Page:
The center group is given an opportunity to respond to the larger discussion.
A new group is chosen for the center, and the process continues.
If done well, this can be a great way to practice proofs or real-world application problems. It can also be used for more difficult concepts, but I do recommend that the problems chosen have multiple steps. This may not be identical to a Socratic Seminar, but it's a math spin that forces critiquing the reasoning of others.
You can set up a write-around in the same way that you set up stations. Have 5 or 6 different problems around the room and have each student group start at one. The goal here is to have students contribute to the work of other groups and make corrections along the way. A perfect example is solving a system in 3 variables. Here's how I would structure it:
Round 1: Simplify to a system in 2 variables.
Round 2: Solve for the first variable.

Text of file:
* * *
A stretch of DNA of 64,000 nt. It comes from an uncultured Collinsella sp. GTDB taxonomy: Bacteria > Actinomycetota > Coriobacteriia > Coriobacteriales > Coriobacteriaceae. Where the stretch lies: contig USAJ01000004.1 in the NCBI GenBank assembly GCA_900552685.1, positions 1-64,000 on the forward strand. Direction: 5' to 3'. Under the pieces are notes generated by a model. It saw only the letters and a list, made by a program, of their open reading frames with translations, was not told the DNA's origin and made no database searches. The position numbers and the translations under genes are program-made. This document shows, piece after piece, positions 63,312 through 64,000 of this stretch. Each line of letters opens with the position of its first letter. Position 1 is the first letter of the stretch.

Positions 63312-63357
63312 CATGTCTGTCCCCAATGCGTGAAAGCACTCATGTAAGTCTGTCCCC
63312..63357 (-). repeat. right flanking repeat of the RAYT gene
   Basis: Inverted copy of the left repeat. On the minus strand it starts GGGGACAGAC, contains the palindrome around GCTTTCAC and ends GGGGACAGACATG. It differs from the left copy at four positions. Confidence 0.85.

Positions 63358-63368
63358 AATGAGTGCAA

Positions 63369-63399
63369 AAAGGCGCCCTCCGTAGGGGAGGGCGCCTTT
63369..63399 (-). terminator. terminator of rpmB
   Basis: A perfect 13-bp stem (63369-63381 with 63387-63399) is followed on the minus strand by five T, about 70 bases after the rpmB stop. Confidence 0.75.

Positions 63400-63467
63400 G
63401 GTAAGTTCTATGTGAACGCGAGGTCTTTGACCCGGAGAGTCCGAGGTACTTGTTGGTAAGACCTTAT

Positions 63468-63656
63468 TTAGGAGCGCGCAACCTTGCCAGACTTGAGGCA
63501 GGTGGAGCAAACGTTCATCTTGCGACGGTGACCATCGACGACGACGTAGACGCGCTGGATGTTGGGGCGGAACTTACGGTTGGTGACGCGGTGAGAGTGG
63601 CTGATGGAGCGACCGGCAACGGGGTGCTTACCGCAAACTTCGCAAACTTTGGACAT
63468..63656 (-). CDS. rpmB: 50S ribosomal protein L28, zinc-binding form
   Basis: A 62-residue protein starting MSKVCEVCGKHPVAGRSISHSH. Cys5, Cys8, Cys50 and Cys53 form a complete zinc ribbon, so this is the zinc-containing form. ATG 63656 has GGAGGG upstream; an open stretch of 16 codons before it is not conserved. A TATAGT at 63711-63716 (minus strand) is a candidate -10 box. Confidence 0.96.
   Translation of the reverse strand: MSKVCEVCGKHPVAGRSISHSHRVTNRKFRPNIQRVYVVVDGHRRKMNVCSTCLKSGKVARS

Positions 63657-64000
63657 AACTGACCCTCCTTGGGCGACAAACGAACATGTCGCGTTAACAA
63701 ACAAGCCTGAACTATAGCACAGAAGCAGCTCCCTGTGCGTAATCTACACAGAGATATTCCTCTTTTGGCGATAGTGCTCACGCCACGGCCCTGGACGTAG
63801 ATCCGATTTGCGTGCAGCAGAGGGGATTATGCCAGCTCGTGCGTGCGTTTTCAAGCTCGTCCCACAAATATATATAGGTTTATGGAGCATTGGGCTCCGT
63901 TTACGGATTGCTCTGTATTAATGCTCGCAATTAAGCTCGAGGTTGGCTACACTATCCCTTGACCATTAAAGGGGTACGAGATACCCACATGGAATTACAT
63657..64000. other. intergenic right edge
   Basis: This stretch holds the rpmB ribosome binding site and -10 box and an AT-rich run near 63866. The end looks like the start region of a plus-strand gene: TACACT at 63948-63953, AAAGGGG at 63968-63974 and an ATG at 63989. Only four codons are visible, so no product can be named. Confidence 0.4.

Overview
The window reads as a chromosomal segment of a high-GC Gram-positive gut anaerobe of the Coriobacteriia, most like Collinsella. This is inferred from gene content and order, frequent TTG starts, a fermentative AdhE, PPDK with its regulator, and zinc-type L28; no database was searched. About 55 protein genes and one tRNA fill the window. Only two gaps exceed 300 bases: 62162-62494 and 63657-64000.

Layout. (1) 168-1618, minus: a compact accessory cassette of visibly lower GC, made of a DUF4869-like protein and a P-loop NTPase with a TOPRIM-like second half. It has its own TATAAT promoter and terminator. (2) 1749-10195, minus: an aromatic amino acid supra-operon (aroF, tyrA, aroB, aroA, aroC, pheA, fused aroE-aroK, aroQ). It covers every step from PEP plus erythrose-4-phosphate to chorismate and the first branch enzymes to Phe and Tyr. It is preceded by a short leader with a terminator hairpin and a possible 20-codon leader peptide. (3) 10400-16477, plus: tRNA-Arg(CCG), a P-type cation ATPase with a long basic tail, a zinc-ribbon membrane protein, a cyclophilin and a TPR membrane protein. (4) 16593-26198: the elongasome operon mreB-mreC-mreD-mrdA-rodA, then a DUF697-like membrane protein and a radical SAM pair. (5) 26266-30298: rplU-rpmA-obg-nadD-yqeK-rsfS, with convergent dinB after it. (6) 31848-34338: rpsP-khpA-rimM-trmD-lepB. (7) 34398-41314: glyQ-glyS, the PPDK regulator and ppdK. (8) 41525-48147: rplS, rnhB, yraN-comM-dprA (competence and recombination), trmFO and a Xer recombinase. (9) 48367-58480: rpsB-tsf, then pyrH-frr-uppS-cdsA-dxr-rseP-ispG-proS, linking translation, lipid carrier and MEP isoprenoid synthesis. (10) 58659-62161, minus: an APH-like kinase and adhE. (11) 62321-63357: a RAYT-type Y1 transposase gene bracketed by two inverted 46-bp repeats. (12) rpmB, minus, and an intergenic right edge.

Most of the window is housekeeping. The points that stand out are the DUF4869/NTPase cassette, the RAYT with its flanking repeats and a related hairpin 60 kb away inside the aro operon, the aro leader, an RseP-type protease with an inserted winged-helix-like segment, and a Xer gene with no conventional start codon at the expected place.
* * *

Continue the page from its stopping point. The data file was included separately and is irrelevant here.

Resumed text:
Round 3: Solve for the second variable.
Round 4: Solve for the third variable.
Round 5: Check your work and put together your answer in the form of an intersection point.
Each time students rotate, they are checking the work from the previous step, making corrections, and then contributing their work. By the time they have rotated through, they have contributed to five different problems and have reviewed the work of their classmate's in each round. Make sure students share out their group problems to the class and also be sure to ask them to discuss how seeing and correcting each other's work helped them continue to the next step.
I believe that kids cannot truly without being able to effectively communicate in the language of Mathematics. To do that, we must look for opportunities to facilitate discussions and be mindful of creating the structure to support communication and collaboration in Math class. These are just 5 ideas that can be modified as you see fit or even just added to your repository of classroom discussion techniques to be used.